Wednesday, August 13, 2008

Samye-Ling Entertainment

Samye-Ling Entertainment Housed in a traditional Tibetan tent, various performances took place in front of the Temple at the annual Samye-Ling tea party, Eskdalemuir Scotland. Meanwhile all over the centre visitors enjoyed the relaxed ambience in the peace garden, by the stupa or in the veg and herb gardens.

Johnstone house, the start and development of Samye-Ling Tibetan Centre, in shot is the Cloutie Tree. As you enter the peace garden from Johnstone House there is a Cloutie tree with colourful cloths tied to its branches. It is both a Scottish and Tibetan custom to make a wish and then tie a coloured ribbon to the tree. As the cloth fades the wish is carried off by the elements and hopefully one day comes true. People are welcome to take a coloured ribbon from the black container beneath the tree, make a small donation in the box and then tie a ribbon to the tree.

Acharya Nāgārjuna (c. 150 - 250 CE) was an Indian philosopher, the founder of the Madhyamaka (Middle Path) school of Mahāyāna Buddhism, and arguably the most influential Buddhist thinker after Gautama Buddha himself.

His writings were the basis for the formation of the Madhyamaka (Middle Way) school, which was transmitted to China under the name of the Three Treatise (Sanlun) School. He is credited with developing the philosophy of the Prajnaparamita sutras, and was closely associated with the Buddhist university of Nalanda. In the Jodo Shinshu branch of Buddhism, he is considered the First Patriarch.

Little is known about the actual life of the historical Nagarjuna. The two most extensive biographies of Nagarjuna, one in Chinese and the other in Tibetan, were written many centuries after his life and incorporate much lively but historically unreliable material which sometimes reaches mythic proportions. Nagarjuna was born a Brahmin, which in his time connoted religious allegiance to the Vedas, probably into an upper-caste Brahmin family and probably in the southern Andhra region of India.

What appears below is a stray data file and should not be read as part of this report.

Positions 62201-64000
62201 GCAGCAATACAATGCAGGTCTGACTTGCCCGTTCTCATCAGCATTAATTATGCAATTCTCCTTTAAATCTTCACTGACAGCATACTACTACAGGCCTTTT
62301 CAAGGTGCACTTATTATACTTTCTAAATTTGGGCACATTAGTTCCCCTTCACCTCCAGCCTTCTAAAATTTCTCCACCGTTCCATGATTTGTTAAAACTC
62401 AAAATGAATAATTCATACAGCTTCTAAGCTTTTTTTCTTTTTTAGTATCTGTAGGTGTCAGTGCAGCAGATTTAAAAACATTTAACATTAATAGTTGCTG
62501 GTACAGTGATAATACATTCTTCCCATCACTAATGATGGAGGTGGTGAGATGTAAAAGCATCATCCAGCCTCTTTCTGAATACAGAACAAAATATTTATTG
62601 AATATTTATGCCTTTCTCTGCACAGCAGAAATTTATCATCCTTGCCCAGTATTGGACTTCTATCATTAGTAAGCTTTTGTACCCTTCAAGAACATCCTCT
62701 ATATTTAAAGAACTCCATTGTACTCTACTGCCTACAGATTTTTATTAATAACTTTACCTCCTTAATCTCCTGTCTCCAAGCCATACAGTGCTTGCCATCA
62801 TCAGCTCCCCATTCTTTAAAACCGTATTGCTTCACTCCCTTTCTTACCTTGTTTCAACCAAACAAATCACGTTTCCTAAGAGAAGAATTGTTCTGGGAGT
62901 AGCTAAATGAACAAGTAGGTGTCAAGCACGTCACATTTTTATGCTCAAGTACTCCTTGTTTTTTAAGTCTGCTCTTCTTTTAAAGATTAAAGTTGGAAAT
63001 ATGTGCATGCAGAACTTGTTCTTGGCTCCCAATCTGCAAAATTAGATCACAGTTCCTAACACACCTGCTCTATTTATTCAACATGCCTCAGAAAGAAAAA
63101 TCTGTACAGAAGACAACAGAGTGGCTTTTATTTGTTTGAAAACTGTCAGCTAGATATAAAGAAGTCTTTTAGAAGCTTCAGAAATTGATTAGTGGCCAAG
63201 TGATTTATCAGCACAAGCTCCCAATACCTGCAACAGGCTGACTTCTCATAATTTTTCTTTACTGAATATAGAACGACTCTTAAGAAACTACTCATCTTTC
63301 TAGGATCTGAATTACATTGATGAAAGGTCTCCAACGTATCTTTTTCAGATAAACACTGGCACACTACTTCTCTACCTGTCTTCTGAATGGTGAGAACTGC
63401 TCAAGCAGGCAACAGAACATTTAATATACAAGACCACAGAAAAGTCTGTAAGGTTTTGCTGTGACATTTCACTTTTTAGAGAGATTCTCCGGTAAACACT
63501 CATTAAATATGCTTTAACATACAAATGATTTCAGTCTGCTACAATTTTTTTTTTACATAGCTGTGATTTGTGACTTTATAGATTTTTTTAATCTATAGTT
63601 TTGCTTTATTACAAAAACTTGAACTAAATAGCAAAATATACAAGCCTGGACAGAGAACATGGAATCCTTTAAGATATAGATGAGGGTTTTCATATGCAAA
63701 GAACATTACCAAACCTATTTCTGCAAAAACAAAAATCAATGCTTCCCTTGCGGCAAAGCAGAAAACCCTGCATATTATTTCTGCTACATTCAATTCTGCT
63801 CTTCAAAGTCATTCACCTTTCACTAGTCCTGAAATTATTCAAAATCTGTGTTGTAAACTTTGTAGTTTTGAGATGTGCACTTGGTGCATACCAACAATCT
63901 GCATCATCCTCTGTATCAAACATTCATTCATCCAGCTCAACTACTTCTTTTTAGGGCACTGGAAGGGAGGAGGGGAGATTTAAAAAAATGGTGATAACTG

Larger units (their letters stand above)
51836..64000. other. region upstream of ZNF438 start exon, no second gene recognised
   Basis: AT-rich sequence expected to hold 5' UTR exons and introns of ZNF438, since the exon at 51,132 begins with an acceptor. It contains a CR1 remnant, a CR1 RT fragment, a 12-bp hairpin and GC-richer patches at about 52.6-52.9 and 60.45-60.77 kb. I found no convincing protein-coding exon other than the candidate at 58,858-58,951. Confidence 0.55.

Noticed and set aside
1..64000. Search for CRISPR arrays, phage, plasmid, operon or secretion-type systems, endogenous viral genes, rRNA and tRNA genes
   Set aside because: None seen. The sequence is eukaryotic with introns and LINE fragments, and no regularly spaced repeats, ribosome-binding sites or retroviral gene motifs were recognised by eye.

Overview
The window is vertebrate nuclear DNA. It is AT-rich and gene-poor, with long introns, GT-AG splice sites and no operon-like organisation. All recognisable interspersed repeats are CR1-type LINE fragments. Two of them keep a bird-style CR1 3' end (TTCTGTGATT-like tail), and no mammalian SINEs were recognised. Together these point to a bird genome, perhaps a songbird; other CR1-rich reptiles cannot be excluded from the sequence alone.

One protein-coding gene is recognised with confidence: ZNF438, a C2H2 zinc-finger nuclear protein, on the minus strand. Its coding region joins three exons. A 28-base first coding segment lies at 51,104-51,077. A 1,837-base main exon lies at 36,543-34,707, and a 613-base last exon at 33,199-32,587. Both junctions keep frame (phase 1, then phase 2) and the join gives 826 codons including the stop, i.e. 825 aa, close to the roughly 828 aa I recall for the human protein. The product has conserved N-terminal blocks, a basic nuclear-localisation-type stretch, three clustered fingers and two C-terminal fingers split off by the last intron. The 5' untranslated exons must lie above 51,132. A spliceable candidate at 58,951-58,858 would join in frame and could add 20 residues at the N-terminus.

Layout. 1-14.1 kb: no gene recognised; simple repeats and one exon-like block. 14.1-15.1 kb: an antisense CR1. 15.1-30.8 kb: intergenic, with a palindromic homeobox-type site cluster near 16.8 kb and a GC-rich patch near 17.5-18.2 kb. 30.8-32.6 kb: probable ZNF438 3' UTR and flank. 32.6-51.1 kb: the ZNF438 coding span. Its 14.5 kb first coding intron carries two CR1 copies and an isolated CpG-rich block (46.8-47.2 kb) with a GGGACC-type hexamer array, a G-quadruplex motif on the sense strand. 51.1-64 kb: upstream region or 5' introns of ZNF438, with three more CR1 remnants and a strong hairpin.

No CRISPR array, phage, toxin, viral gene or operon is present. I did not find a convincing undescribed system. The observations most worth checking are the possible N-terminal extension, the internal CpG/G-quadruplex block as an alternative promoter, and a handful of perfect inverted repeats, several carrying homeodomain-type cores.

Green Tara in the garden at Samye-Ling. Tārā is the flawless expression of the inseparability of emptiness, awareness and compassion. Just as you use a mirror to see your face, Tārā meditation is a means of seeing the true face of your mind, devoid of any trace of delusion. The main Tārā mantra is oṃ tāre tuttāre ture svāhā (pronounced by Tibetans and Buddhists who follow the Tibetan traditions as oṃ tāre tu tāre ture soha).

Tibetan Buddhism relates Chenrezig to the six-syllable mantra Om Mani Padme Hum. Thus, Chenrezig is also called Shadakshari ("Lord of the Six Syllables"). The connection between this famous mantra and Avalokiteśvara already occurs in the Karandavyuha Sutra (probably late fourth or early fifth century), one of the first Buddhist works to have reached Tibet (before the end of the fifth century).

Samye-Ling greenhouse, an equally productive part of the garden, here growing grapes, cucumbers, basil, tomatoes, figs....

North Fife History. Cupar: A History History of North Fife Cupar. North Fife Property. Tour Scotland. North Fife Maps. St.Andrews and East Fife: Cupar, Anstruther and Crail (Explorer) Rent a Cottage in North Fife Scotland.

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